This week sees the continuation of the guilt ridden purge of questionable cinematic outings by yours truly in an attempt to enlighten and embarrass equally – welcome to Forgotten Friday Flick! For those who are old school board game junkies like me, the guilty pleasure selection below won’t come as a complete shock. (For the rest of you I feel your crappy movie pitchforks at the ready!) Combining the basic elements of an old Hasbro game in some creative and clever ways and matching it with some stylish direction, kick ass music and a little alien invasion scenario to boot, this is one big budget flop that I simply (and previously silently!) adore. Place your ships, grab your pegs and get ready to hit or miss with my shameful fav…Battleship!
Alex Hopper is a f@ck up. A young man with intelligence, tenacity, spirit and a ton of potential, Alex nevertheless ends up disappointing those around him including his no-nonsense older brother and Naval Officer Stone. So being the ever protective sibling, Stone decides to step in and help his little brother – and signs Alex up for the U.S. Navy. Elsewhere in the world scientists have discovered a planet with conditions very close to Earth and decide build a device to make possible contact – and they get a distinctively hostile alien response.
While there are many more small stories within the framework for Battleship (not unlike the scattered cluster tales in the Transfomers films!), the above gives you the skinny of what’s happening and what’s to come. Let’s face it – dissecting emotional and powerful character conflicts is not what’s at the heart of Battleship. The film is constructed from the point of view of getting in as many of the board game tropes as possible (ships pitted against other ships!) and then filling out the rest with likeable human bits and on that surface level is where the film flies high. Working in everything from Battleship player pegs (the outer space baddies use these to embed and explode the US Destroyers!) to the grid like ship construction zone (a scene where our heroes play a real life game of hit and miss with the enemy under the guise of looking for “patterns of water displacement – only in the movies!), writers Jon and Erich Hoeber make a sincere effort to keep Battleship fans happy or bust. Not to mention the duo also throws in everything from quirky side characters for humor (Jesse Plemons is the resident goofball!) and neurotic glee (Hamish Linklater makes a perfect worry wart!) to big budget staples (Alien Invasion anyone?!) to keep this one chocked with enough movie meat to choke even the hungriest cinefile.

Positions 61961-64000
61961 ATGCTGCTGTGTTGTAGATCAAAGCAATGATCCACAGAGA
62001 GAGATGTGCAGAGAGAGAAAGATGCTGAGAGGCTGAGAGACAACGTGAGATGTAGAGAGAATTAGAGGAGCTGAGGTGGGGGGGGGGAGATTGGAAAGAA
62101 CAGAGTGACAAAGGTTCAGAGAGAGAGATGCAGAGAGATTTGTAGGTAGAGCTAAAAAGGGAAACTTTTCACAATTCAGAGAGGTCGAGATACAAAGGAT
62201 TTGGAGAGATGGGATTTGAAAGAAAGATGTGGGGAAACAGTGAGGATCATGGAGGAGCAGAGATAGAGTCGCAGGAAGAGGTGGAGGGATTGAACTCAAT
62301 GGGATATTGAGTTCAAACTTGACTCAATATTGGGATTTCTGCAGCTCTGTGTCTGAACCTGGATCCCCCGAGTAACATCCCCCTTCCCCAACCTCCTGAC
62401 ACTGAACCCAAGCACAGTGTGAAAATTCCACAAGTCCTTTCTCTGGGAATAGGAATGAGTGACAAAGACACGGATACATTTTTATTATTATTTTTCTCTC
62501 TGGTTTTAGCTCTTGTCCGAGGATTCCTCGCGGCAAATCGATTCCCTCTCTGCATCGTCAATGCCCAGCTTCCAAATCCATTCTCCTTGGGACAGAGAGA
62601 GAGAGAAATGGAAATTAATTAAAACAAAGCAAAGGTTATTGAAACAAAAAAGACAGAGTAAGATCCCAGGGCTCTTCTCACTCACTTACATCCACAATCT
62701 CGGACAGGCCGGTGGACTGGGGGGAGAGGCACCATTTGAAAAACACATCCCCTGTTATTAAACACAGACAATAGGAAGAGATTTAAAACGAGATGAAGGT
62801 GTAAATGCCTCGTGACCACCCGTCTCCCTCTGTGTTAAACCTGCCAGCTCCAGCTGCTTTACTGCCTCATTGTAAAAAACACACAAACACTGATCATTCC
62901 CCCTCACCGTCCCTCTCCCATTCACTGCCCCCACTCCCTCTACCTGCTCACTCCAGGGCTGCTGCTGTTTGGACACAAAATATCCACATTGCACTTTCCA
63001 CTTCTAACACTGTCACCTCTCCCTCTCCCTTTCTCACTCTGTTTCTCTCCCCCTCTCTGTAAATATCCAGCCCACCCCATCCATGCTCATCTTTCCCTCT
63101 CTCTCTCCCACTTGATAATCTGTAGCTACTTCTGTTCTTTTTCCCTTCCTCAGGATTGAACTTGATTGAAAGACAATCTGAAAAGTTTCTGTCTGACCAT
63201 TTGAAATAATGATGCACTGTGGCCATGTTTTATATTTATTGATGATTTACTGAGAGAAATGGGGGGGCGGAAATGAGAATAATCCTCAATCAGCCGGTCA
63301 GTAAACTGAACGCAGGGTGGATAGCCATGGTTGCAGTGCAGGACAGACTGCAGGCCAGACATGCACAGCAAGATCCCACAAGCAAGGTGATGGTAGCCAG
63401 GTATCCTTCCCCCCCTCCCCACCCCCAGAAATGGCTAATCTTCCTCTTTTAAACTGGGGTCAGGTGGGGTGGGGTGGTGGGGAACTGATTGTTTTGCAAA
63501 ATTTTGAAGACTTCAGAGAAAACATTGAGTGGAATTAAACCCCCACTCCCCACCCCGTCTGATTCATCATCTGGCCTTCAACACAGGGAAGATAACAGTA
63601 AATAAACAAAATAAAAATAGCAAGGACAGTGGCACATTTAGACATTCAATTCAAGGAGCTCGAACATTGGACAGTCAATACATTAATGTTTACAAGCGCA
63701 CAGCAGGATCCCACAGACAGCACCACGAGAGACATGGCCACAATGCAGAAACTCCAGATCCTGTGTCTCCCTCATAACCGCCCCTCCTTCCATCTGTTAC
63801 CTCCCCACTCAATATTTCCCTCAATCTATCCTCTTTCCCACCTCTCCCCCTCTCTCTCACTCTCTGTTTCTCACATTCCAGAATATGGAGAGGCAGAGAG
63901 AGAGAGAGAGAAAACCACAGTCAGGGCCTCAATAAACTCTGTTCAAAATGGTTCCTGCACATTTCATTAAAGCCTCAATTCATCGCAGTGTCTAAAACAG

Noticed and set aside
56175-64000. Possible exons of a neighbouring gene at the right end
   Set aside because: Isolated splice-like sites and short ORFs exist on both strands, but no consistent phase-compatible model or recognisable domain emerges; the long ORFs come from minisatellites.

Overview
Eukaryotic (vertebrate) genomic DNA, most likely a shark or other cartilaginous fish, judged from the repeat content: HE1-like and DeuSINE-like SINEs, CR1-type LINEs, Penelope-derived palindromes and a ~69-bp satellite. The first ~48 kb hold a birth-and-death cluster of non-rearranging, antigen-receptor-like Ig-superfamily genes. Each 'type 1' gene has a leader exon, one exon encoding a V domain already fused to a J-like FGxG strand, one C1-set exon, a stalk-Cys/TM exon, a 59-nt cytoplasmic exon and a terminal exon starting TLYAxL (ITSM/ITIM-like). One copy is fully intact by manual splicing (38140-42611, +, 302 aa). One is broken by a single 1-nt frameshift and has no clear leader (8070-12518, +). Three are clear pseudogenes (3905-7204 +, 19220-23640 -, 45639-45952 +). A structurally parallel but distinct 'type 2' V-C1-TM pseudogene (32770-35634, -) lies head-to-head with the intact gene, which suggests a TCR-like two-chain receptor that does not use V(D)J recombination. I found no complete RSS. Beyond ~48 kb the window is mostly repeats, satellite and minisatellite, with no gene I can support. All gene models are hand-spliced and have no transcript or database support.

But the true cheddar movie genius of Battleship has to be the super savvy staging by Director Peter “Shocker” Berg. Taking all the style he previously showed in flicks like Hancock and especially The Rundown, Berg utilizes all the visual eye candy in his sweet cinema arsenal to make Battleship significantly more savory than it should be. From his uncanny ability to put the audience right in the heart of the action (items fly right by the leads in slow motion – and into our faces!) to his pitch perfect selection of the right piece of music at just the right time eliciting humor (he plays The Pink Panther theme over lead man Taylor Kitsch drunkenly breaking into a store!) and kiss ass badness (see the ‘getting the old ship ready for battle’ montage set to AC/DC’s Thunderstruck!), Berg just makes Battleship fun.
Look, this broken for some B-movie version of a Michael Bay outing may have an ‘everything but the kitchen sink’ approach in terms of being an entertaining summer movie style spectacle piece (not to mention some of the most inane dialogue ever spoken on screen!), but the joy it brings (at least to me!) far outweighs any and all obvious glaring shortcomings. Way more enjoyable than it should be and far too much fun to dismiss as mere film fluff, Berg and company may have created the most dynamic unoriginal movie to date. In the game of hit and miss via satisfying ship sinking cinema, Battleship, according to yours truly, is a definitive hit.